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Australian Catholic leaders reject key calls by child abuse inquiry

Senior leaders in Australia’s Catholic church have rejected calls by a wide-reaching investigation into child abuse to end mandatory celibacy for priests and break the secrecy of confession.

The Australian Royal Commission into Institutional Responses to Child Sexual Abuse report estimates tens of thousands of children have been abused in Australian institutions, in what the commission described as a « national tragedy. »
The landmark report, which concluded Thursday after five years of work, made a total of 189 new recommendations to address what it described as a « serious failure » by Australia’s institutions to protect its most vulnerable citizens.
« We now know that countless thousands of children have been sexually abused in many institutions in Australia. In many institutions, multiple abusers have sexually abused children, » the report said.
« We must accept that institutional child sexual abuse has been occurring for generations. »
The Catholic Church alone was the target of about 20 recommendations. In what would amount to a radical shake-up of centuries of tradition and religious orthodoxy, the recommendations called for protocols for screening priests, mandatory reporting of religious confessions and a suggestion to end mandatory celibacy for priests.
Of the survivors who reported being abused in a religious institution, 61.4% said it occurred in a Catholic organization.
« The failure to understand that the sexual abuse of a child was a crime with profound impacts for the victim, and not a mere moral failure capable of correction by contrition and penance … is almost incomprehensible, » the report said.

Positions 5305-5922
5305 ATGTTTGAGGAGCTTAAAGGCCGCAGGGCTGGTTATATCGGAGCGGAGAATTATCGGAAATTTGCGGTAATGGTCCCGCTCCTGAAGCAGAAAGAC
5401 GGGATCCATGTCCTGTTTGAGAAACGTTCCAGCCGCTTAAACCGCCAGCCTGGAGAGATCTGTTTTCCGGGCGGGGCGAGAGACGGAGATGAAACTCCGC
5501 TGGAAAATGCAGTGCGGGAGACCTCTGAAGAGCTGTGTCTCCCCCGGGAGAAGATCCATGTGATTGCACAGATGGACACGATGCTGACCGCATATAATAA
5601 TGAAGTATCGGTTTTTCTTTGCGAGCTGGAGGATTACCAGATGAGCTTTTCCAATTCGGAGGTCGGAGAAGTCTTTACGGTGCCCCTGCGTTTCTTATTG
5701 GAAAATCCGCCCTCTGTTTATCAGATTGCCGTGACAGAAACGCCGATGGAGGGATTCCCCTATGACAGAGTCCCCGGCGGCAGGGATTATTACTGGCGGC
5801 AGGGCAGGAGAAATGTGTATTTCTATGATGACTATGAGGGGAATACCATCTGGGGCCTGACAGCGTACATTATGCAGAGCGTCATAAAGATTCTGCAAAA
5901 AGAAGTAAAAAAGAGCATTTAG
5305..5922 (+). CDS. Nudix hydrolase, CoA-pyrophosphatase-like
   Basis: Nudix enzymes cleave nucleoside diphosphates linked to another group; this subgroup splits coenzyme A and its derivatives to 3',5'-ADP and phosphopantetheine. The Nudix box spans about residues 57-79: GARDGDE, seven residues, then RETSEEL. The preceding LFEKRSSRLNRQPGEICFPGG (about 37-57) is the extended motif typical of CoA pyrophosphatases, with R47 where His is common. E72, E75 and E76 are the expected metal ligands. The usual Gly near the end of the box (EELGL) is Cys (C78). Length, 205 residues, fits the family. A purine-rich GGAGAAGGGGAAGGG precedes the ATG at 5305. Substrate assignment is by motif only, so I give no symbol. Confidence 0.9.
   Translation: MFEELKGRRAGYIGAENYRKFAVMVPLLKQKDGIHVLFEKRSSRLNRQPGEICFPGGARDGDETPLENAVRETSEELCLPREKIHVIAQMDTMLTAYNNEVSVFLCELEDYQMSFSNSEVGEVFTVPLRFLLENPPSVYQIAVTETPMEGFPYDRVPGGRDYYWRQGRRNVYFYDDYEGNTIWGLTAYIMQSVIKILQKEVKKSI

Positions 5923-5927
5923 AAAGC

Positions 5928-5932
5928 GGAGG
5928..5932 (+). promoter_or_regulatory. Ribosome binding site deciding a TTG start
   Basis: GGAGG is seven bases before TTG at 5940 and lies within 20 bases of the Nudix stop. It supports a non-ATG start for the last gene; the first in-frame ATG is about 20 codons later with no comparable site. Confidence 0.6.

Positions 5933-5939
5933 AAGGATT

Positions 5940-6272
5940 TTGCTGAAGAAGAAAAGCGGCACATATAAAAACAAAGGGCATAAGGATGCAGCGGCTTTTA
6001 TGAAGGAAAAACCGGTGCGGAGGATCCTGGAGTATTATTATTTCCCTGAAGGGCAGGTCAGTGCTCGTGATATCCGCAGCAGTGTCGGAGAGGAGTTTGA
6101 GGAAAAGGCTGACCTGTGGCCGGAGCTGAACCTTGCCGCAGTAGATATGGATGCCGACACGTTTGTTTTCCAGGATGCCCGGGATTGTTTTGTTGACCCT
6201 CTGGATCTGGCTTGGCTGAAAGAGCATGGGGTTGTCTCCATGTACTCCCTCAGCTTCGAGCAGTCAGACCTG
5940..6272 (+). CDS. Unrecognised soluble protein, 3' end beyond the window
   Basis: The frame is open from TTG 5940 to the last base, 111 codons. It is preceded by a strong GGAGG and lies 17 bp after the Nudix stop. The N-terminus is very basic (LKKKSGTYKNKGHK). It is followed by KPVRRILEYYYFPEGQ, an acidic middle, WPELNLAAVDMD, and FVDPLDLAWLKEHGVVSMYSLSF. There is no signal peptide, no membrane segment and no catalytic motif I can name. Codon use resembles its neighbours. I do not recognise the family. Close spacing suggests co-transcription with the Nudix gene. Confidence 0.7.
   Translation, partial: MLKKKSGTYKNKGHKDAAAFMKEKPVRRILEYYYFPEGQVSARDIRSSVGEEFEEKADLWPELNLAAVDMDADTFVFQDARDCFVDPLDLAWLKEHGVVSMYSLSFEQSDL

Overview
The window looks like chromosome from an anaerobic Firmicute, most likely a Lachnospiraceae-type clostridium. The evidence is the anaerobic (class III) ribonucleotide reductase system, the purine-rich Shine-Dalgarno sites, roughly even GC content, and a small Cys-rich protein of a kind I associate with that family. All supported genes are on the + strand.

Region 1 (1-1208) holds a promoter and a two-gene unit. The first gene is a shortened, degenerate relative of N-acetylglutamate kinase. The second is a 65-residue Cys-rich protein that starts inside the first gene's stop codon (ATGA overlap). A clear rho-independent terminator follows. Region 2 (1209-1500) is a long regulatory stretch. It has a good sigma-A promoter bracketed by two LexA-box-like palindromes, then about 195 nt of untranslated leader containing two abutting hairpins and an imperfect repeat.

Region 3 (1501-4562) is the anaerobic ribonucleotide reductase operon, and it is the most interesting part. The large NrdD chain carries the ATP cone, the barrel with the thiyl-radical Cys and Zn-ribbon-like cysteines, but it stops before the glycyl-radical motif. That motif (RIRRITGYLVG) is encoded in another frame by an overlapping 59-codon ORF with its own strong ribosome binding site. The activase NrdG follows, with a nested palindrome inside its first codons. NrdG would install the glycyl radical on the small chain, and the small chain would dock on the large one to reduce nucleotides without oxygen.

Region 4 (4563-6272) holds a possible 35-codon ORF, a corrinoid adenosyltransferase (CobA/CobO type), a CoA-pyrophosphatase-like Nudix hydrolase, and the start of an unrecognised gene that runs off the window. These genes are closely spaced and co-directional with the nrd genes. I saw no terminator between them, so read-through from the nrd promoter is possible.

But the Archbishop of Sydney Anthony Fisher refused to consider breaking the sanctity of confession, calling it a « distraction, » while adding ending celibacy would not necessarily end child abuse.
« I think the debates about celibacy will go on however people respond to this issue, » Fisher told a press conference Friday. « We know very well that institutions who have celibate clergy and institutions that don’t have celibate clergy both face this problem. We know very well that this happens in families that are certainly not observing celibacy …. It is an issue for everyone, celibate or not. »
Fisher added that any proposal to effectively stop the practice of confession in Australia « would be a real hurt to all Catholics and orthodox Christians and I don’t think would help any young person. »
Fisher went on to apologize to the victims of abuse, and admitted it had « damaged the credibility of the Church in the broader community. »
Senior Catholic figure Archbishop of Melbourne Denis Hart echoed the views of Fisher, saying that while he fully apologized on behalf of the church, he « couldn’t » report any child abuse revealed to him inside a confessional.
Speaking at a press conference Friday, the Archbishop added that while he would be unable to report revelations made inside a confessional, he « would certainly insist that if a person came to me and confessed those heinous crimes I would refuse them absolution until they went authorities, » Hart told reporters.(cnn)

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